I lie in bed with my brain racing a mile a minute. As someone with a tendency to worry and overthink things, this isn’t unusual for me. But suddenly, my chest feels tight and my breathing quickens; I am slightly lightheaded, and I don’t understand what is going on. I feel scared, panicked and alone. Maybe I’m going crazy. Later, I realize I’d experienced anxiety for the first time.
Recognizing anxiety for what it is can be valuable in learning how to deal with it. If you’ve never felt it before, I hope you can glean some wisdom from some things I’ve learned through experiencing it.
It’s mental and physical
I over-analyze things constantly, not only concerned about current problems, but about potential future problems too. I’m exhausted. I’m frustrated. I know my spinning thoughts are irrational, but I can’t stop the anxious feelings from washing over me like a tidal wave.
I feel like I should be able to control what’s going on in my own brain, but I can’t. Sometimes, I don’t even know why I’m anxious. This can be especially confusing to the people close to me, because they want to understand, but I can’t explain something I don’t fully comprehend myself.
Anxiety isn’t just “worrying too much”; worry is often about more realistic concerns and can at times be addressed with problem solving. Anxiety, on the other hand, is irrational and uncontrollable. It’s a mental disorder, but it has physical repercussions as well. It’s the body’s way of dealing with danger, but like a smoke alarm that keeps going off for burnt toast, it becomes a problem when the danger is not real. When you’re anxious, you might experience a rapid heartbeat, sweating, nausea, dizziness, a tight chest or numbness.
It’s different for different people
One of my friends responds to her anxiety by making lists. When her worries collide in her head, she gets them all out onto a piece of paper. This can be helpful, because it allows her to see the things she’s accomplished as she completes tasks. But it can also be debilitating, because she keeps adding to the list — and adding, and adding.
While my friend runs around in circles in response to her anxiety, fretting over the things she can’t get done, I respond to it by shutting down. I feel like I’m in a constant state of turmoil and exhaustion; I don’t eat, I question my self-worth, and my ability to process information is inhibited. I crawl into the safety of my room, trying to keep myself distracted from the twisted concerns of my mind with anything from work to TV or video games.
Everyone’s experience of anxiety is different. Yours may not look like mine, and you may find your own ways to cope.
It’s not your fault
I feel guilty because I want control over my thoughts and emotions. The Bible is constantly telling us not to worry, and that by doing so we’re not trusting God. People will often cite Matthew 6:25 to encourage the anxious: “Therefore I tell you, do not be anxious about your life…”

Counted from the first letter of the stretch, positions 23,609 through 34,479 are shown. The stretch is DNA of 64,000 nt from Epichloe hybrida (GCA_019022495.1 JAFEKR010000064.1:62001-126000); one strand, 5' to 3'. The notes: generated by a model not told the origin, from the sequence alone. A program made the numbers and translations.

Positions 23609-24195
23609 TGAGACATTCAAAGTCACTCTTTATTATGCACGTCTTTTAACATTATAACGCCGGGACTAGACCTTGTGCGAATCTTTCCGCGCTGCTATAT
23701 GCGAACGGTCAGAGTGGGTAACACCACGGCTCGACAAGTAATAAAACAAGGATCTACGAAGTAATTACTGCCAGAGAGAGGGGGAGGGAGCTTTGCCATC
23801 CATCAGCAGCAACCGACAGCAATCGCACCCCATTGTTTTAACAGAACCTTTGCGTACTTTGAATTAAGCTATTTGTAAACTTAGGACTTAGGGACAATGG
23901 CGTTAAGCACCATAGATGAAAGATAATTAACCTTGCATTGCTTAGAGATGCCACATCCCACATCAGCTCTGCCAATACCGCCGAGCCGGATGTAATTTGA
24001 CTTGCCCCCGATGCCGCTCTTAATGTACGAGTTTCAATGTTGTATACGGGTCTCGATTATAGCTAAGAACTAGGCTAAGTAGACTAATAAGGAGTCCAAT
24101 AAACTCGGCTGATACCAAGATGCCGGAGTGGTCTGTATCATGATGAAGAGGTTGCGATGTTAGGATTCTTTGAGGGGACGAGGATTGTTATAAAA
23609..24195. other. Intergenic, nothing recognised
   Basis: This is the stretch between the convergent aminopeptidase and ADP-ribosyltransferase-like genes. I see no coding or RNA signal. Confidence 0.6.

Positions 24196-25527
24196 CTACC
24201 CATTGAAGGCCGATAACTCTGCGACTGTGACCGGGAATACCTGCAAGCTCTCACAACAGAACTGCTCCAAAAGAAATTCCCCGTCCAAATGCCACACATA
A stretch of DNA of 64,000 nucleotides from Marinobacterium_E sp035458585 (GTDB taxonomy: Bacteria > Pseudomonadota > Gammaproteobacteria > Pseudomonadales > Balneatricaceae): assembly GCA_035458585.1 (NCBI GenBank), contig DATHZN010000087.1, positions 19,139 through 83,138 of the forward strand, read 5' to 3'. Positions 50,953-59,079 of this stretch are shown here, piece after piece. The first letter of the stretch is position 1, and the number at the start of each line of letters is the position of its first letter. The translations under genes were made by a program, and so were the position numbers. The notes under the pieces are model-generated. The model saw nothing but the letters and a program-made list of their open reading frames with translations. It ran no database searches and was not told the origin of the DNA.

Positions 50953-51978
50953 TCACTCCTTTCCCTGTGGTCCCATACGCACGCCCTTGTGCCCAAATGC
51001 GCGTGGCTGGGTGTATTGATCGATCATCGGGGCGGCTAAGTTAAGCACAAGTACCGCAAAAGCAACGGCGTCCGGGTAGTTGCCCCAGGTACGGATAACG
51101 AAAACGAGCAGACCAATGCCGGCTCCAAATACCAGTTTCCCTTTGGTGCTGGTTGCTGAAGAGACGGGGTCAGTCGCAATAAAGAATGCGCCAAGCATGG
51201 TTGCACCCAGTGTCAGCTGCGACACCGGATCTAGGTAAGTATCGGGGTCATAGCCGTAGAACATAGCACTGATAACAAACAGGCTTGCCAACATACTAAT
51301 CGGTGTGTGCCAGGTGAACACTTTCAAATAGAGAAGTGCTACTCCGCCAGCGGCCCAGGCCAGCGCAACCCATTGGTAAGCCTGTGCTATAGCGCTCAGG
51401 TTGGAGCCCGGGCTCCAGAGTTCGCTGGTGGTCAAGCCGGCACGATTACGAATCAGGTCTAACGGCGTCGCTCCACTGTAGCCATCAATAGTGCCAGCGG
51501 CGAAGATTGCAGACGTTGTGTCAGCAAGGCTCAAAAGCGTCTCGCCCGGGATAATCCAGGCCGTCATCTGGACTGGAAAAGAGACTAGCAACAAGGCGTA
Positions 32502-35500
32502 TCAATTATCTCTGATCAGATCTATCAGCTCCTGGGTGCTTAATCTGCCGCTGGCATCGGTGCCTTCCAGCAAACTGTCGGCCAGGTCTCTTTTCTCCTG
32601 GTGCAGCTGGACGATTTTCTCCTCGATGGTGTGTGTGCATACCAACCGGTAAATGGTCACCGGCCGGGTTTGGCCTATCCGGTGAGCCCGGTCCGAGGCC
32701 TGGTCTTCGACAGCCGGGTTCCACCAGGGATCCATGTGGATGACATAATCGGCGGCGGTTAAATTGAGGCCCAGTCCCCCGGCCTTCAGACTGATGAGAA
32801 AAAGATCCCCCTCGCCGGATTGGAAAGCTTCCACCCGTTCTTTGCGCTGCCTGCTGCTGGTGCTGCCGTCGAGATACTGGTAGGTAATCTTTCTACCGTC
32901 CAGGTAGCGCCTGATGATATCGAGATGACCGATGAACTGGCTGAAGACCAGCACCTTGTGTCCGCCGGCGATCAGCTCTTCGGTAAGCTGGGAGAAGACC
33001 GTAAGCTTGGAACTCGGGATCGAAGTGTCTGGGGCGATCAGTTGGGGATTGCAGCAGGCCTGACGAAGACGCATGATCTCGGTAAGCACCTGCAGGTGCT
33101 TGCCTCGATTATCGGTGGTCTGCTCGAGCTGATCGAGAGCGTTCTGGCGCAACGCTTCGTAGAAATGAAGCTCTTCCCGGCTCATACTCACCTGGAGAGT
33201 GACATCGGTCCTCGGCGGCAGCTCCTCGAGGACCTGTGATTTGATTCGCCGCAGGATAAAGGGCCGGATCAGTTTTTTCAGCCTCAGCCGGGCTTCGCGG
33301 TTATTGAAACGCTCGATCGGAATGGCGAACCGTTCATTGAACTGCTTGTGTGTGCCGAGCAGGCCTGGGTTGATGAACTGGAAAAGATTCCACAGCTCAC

The problem with referring to this verse is it’s dismissive of anxiety as a mental disorder. Believe me, I want to hand over my anxiety to God, just like the person with cancer wants to hand over their illness. But clinical anxiety is not overcome; it is managed. Support from loved ones, a healthy diet, sleep, exercise, spending time with God, counseling and medication are all things that may help with that. But blaming yourself because you’re not trusting God enough isn’t the solution.
It’s a burden
When a friend asks me, “How are you?” sometimes I reply with, “I’m OK” out of fear. I’m afraid if I mention I’m struggling with anxiety a second time, or a fourth, or a tenth, she’ll get tired of hearing about it. I’m afraid she won’t see me as a calm, fun person anymore. I’m afraid of being a burden when she has her own worries to deal with. I’m afraid she may feel responsible, like it’s her job to fix me, to do or say the “right” things to avoid making me anxious. I’m afraid of being abandoned.
I can understand someone not wanting to deal with another’s anxious emotions, especially because my anxiety can stem from worries associated with those closest to me. The reality is, anxiety distorts whatever is going on my life, and it has nothing to do with them, even though it might appear to.
Those fears can keep me from speaking up, even though communicating is important for the support I need. Anxiety isn’t easily recognizable to other people. And if I don’t explain what I’m going through, it will show up in unhealthy ways like passive aggression, damaging relationships with people who want to understand what I’m going through.
It’s not a definition
Anxiety might be a weakness, but I am not weak because of it. God reminds us that when we are weak, we’re strong (2 Corinthians 12:10), an oxymoron that makes complete sense to anxious people.
There are some in your life who will define you by your anxiety. There may even be people who leave you because of it. But just as your anxiety doesn’t define you, neither do the people who reject you. There are people in the world who get it, and there is a God who suffers with you during your lowest of lows.
Copyright 2017 Allison Barron. All rights reserved.